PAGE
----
McCaffrey’s Supermarket and the West Windsor Environmental Commission are sponsoring a reusable tote giveaway on Tuesday to encourage shoppers to bring reusable bags to grocery stores. The event will be held from 10 a.m. until noon in front of the McCaffrey’s at the corner of Southfield Road and Route 571 in West Windsor.
Volunteers with the West Windsor Township Environmental Commission and West Windsor Green Team will distribute reusable grocery bags and educational materials to shoppers.The bags are being offered to help shoppers transition from single use plastic bags to reusable totes.
A recent study published in the journal Nature Sustainability found that single-use bags, plastic bottles, food containers and food wrappers are the four top items polluting the world’s oceans and seas, making up almost half of the human-made waste.
In November, New Jersey Gov. Phil Murphy signed a bill that will prohibit the use of single-use plastic and paper bags in all stores and food service businesses statewide. The new law goes into effect in May of 2022. Plastic and paper single-use bags, as well as disposable food containers and cups made out of polystyrene foam, will be banned. The following products will be exempt for an additional two years after May 2022:
- Disposable, long-handled polystyrene foam soda spoons when required and used for thick drinks;
- Portion cups of two ounces or less, if used for hot foods or foods requiring lids;
- Meat and fish trays for raw or butchered meat, including poultry, or fish that is sold from a refrigerator or similar retail appliance;
- Any food product pre-packaged by the manufacturer with a polystyrene foam food service product; and
- Any other polystyrene foam food service product as determined necessary by Department of Environmental Protection.
Food service businesses will be allowed to provide single-use plastic straws only upon request starting November 2021.
Nearly 60 towns in New Jersey have banned plastic bags, and many others have passed ordinances addressing their use. Activists in Princeton sought to require local businesses to charge 10 cents for single-use plastic bags back in 2015, but the governing body at the time refused to take up the issue. In 2014, voters in Mercer County rejected a question asking them to approve a five-cent tax for plastic shopping bags. Many voters voted against the measure because it was unclear how the revenue would be used. In West Windor, an ordinance banning single-use plastic bags was passed in November 2019, but was later vetoed by Mayor Hermant Marathe, who cited issues with how the ordinance was passed, but left open the possibility of working with the council on a new ordinance.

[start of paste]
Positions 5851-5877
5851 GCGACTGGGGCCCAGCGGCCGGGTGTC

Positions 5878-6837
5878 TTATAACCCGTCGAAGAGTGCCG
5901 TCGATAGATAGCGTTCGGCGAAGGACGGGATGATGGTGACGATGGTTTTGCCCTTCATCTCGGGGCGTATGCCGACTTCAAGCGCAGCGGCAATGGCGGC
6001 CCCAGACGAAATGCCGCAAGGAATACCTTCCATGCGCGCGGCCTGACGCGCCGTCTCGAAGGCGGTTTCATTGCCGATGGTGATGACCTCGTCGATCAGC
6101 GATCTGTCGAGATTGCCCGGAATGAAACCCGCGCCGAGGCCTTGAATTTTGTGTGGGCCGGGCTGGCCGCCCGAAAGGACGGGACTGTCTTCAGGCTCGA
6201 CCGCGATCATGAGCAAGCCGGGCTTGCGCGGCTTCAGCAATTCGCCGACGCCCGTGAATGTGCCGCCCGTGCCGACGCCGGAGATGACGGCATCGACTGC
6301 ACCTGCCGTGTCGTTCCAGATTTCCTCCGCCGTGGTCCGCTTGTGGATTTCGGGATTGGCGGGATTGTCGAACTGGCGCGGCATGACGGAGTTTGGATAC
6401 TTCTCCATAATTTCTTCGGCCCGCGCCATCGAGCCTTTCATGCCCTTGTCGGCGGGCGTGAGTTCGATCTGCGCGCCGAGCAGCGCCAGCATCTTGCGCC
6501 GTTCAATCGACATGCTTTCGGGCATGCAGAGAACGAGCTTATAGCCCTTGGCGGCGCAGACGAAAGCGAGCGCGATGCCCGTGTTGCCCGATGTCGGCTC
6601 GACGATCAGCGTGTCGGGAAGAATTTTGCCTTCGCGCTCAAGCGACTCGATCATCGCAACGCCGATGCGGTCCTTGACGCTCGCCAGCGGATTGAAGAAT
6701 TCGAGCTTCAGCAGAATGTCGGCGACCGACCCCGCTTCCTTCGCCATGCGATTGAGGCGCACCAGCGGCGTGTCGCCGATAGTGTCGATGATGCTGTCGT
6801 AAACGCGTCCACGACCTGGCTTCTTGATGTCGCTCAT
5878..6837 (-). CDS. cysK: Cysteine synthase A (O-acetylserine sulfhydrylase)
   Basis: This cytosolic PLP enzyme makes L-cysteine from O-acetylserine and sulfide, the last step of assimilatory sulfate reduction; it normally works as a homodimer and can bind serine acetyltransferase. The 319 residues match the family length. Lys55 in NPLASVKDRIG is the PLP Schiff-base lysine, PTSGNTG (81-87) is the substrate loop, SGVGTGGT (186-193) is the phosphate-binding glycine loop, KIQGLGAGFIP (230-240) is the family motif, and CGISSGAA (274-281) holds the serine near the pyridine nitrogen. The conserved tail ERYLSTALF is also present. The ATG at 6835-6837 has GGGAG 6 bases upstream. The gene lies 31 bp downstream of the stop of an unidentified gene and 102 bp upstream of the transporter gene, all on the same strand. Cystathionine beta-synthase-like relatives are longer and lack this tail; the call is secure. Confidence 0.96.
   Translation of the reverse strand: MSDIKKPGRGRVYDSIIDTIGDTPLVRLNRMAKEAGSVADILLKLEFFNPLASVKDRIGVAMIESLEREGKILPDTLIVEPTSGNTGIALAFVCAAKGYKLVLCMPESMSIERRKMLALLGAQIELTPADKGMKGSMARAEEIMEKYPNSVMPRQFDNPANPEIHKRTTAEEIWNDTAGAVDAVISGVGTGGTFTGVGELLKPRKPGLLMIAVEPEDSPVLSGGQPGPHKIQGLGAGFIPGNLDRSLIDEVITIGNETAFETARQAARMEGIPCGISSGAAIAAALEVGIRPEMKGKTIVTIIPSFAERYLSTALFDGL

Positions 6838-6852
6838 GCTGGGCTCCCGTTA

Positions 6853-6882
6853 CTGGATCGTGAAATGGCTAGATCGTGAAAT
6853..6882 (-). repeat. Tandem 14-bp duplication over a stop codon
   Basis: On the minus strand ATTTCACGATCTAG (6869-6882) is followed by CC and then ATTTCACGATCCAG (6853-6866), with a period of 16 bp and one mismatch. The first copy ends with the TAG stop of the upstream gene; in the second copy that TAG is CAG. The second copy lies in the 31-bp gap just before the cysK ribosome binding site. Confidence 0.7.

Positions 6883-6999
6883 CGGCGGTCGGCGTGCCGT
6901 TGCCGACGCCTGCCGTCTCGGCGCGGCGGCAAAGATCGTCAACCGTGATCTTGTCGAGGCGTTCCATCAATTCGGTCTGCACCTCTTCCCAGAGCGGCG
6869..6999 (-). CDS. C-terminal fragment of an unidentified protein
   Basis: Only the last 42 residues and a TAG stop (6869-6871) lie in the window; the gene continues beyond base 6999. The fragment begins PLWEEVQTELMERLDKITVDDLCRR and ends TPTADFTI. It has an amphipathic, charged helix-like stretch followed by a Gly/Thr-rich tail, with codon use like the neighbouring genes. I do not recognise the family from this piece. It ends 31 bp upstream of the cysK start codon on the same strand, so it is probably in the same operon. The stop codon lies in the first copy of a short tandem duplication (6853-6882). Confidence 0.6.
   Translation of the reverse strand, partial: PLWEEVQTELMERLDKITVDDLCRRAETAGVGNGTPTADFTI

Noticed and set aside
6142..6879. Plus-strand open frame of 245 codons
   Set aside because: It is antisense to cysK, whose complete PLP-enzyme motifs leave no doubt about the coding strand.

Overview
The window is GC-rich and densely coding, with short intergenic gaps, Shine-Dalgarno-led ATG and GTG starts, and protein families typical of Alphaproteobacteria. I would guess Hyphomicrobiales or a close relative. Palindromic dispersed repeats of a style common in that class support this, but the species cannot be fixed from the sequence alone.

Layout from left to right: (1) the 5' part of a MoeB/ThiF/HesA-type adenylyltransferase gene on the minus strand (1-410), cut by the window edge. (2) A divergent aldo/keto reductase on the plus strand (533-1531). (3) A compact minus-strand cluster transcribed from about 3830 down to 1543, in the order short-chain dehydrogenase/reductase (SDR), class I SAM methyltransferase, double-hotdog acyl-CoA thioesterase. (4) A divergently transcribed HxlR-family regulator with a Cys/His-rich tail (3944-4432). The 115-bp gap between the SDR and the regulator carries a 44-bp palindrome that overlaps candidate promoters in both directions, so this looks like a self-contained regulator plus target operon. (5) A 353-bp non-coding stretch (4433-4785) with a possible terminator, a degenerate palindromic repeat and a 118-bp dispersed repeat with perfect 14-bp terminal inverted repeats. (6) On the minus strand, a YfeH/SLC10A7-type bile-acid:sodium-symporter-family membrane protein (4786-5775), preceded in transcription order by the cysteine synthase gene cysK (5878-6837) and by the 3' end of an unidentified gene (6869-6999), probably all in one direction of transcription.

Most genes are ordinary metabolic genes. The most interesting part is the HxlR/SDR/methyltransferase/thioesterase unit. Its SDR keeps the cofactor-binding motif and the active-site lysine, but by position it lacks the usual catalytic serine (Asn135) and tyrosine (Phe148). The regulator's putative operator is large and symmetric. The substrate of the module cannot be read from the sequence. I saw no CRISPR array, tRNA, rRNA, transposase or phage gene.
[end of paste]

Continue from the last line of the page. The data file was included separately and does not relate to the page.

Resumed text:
Through a grant from Sustainable Jersey, the environmental commission in West Windsor has distributed reusable bags at the local farmers’ market and worked to educate people to understand that single-use plastic waste is avoidable. Bags have also been distributed to hundreds of people in the region through local food banks and soup kitchens.
Commission Vice Chair Tirza Wahrman said the response at bag giveaway events has been excellent. “We’ll bring 400 bags to an event and they’ll be gone,” she said. “People love the bags.”